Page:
European Commission admits illegal timber scandal

Feature story - December 1, 2006
It's official. The European Union Commission has admitted that we were right about illegal timber in the commission's own headquarters.

She doesn't work for the EU. So why is her forest home in one of its buildings?

Two-and-a-half years ago, we roped off the European Commission's star-shaped Berlaymont building as a "Forest Crime Scene." We had discovered that timber stolen from the forest homes of orang-utans was being used in the construction.

This contravened Commission rules that the wood be sourced from well-managed forests, such as those certified by the Forest Stewardship Council™(FSC®).  

At the time, a spokesman for the commission, quoted in the Guardian, rejected the charge of double standards, saying the commission had been assured that only environmentally sound wood would be used.

But Commission Vice-President Kallas has confirmed to us that uncertified plywood was used to renovate the 13th floor, where Commission President Barroso's own office is located.  

"The plywood was used despite the fact that the Commission required the contractor to use only certified timber," said Sebastien Risso of Greenpeace European Unit. "This story illustrates the extent to which the European market is saturated with illegal and unsustainable timber."

Offices for EU officials or homes for orang-utans?

The forests of Indonesia, home of the orang-utan, are under threat from illegal and destructive logging, and land clearance. At the time of the Berlaymont works, up to 80 percent of logging in Indonesia was estimated to be illegal. Huge volumes of timber were being smuggled into Malaysia and China, where they were processed into wood products for export to consumer markets including Europe. Law enforcement by the Indonesian government has clamped down on illegal logging since 2005, but the situation remains fragile, and illegal and destructive activities are far from eradicated.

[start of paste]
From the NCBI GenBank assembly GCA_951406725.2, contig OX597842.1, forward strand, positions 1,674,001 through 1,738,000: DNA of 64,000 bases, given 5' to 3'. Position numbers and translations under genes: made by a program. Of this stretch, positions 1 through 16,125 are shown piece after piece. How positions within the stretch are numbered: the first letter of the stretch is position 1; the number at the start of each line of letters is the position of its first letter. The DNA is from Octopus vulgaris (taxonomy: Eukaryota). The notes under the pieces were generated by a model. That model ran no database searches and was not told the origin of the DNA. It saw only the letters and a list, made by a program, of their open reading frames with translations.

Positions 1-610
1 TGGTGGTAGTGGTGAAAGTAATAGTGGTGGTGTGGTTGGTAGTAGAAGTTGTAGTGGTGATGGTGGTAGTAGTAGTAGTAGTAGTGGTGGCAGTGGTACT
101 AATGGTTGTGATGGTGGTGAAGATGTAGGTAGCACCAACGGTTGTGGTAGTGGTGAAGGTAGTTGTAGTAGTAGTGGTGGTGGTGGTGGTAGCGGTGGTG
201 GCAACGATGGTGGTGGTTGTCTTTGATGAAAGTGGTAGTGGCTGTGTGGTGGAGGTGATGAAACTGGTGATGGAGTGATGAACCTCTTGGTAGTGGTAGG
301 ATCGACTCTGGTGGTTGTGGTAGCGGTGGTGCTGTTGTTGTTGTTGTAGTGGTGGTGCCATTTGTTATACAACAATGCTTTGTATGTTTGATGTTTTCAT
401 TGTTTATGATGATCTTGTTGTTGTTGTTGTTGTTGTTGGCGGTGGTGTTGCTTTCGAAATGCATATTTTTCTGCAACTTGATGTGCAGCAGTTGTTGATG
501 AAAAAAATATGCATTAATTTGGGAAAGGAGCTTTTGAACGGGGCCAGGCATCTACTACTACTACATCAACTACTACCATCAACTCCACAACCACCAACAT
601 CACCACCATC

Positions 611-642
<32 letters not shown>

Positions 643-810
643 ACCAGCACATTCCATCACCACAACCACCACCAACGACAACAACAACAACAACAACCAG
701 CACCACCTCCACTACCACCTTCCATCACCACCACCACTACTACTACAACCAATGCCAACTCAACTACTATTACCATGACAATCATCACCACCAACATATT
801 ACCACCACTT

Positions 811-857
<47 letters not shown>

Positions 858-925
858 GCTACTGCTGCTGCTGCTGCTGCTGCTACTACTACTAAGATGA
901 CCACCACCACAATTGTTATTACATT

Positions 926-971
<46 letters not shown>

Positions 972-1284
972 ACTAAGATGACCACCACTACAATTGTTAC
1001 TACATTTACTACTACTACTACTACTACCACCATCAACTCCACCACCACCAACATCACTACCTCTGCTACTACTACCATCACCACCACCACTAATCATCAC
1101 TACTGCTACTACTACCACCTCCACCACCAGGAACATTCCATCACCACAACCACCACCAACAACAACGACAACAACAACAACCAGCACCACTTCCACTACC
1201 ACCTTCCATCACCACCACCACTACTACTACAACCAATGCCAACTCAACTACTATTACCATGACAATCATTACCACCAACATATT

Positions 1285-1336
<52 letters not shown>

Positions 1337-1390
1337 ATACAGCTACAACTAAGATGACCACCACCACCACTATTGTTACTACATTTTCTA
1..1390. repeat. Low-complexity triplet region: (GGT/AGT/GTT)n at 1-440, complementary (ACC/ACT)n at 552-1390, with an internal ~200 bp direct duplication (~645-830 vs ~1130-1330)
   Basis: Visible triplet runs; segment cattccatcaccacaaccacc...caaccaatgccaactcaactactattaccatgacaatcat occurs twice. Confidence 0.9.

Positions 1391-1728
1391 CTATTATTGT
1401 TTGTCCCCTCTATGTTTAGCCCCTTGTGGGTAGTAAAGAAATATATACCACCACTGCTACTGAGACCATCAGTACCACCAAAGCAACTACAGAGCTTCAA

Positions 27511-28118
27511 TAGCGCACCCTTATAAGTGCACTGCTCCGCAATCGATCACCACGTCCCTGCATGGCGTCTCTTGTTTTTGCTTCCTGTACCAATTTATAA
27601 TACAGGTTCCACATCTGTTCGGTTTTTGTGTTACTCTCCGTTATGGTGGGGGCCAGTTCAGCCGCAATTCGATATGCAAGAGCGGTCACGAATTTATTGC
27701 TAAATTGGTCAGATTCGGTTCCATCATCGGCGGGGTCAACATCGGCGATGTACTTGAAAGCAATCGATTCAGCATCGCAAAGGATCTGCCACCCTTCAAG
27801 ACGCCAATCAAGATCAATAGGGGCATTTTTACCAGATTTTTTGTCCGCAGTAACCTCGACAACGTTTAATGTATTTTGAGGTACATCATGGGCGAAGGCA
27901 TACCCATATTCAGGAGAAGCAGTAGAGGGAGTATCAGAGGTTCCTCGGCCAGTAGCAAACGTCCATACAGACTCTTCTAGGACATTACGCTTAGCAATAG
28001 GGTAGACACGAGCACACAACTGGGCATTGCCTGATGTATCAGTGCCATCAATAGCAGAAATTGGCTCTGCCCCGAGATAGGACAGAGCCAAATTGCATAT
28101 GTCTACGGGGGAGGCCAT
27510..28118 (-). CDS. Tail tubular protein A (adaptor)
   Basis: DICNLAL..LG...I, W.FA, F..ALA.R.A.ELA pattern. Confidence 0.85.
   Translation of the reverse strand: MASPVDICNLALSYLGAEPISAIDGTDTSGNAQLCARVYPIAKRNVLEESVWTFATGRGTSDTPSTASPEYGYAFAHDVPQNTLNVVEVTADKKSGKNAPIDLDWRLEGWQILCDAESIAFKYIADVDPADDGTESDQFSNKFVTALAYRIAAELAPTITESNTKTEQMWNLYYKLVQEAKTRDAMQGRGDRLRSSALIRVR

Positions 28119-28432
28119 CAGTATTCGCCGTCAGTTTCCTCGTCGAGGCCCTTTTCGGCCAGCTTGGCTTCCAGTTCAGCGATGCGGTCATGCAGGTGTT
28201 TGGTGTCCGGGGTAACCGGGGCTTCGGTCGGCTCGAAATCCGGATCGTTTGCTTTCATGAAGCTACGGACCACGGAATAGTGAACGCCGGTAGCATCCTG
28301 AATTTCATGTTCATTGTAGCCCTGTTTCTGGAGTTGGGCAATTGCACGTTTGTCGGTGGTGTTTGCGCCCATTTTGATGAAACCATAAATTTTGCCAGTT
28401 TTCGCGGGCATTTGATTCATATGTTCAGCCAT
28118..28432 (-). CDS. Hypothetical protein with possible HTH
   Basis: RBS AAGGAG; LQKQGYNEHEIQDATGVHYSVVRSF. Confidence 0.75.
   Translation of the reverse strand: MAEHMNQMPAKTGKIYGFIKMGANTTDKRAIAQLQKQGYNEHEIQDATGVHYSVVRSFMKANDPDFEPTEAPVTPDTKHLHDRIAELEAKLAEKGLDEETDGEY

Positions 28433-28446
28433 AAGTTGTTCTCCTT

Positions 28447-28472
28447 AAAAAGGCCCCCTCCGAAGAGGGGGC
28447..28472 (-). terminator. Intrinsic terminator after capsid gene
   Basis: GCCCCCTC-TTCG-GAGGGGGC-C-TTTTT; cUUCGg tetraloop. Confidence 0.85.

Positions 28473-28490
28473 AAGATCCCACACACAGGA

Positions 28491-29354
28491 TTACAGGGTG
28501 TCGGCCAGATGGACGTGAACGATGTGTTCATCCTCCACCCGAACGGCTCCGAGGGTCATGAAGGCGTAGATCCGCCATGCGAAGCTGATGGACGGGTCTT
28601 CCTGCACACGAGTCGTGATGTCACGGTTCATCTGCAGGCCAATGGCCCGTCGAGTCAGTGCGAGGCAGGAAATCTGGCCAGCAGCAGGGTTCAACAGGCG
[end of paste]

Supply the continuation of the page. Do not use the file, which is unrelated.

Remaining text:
Aspart of its own programme to tackle illegal logging and its related trade, the European Commission has said that it will launch a public consultation on legislative options to combat the problem. This was promised in 2004 and has been repeatedly delayed since. So far, the Commission has limited its plans to setting up voluntary partnership agreements with timber-producing countries. Greenpeace, together with over 16 NGOs and over 80 companies, has called for additional legislation to tackle illegal timber.

Pirate DVDs? No way. Last tree from the rainforest? OK.

At the moment, it's easier to get illegal timber into the EU than it is to bring in pirated music or movies. We think that's an example of misplaced priorities, when the law is better at protecting the pocketbooks of entertainment executives than it is at protecting the last remaining habitats of nearly extinct species.

The offending contractors in this case were, it's only fair to say, fined. But the sum probably won't discourage further infractions. It was a tiny 750 Euros (US$ 993).

If the European Commission wants to show that it is serious about preventing forest ecosystem breakdown, it must put forward legislation to ensure that all timber products on the European market come from legal sources and responsibly managed forests.

And it has to create an environment in which their own contractors can't flaunt the regulations right under their noses. 

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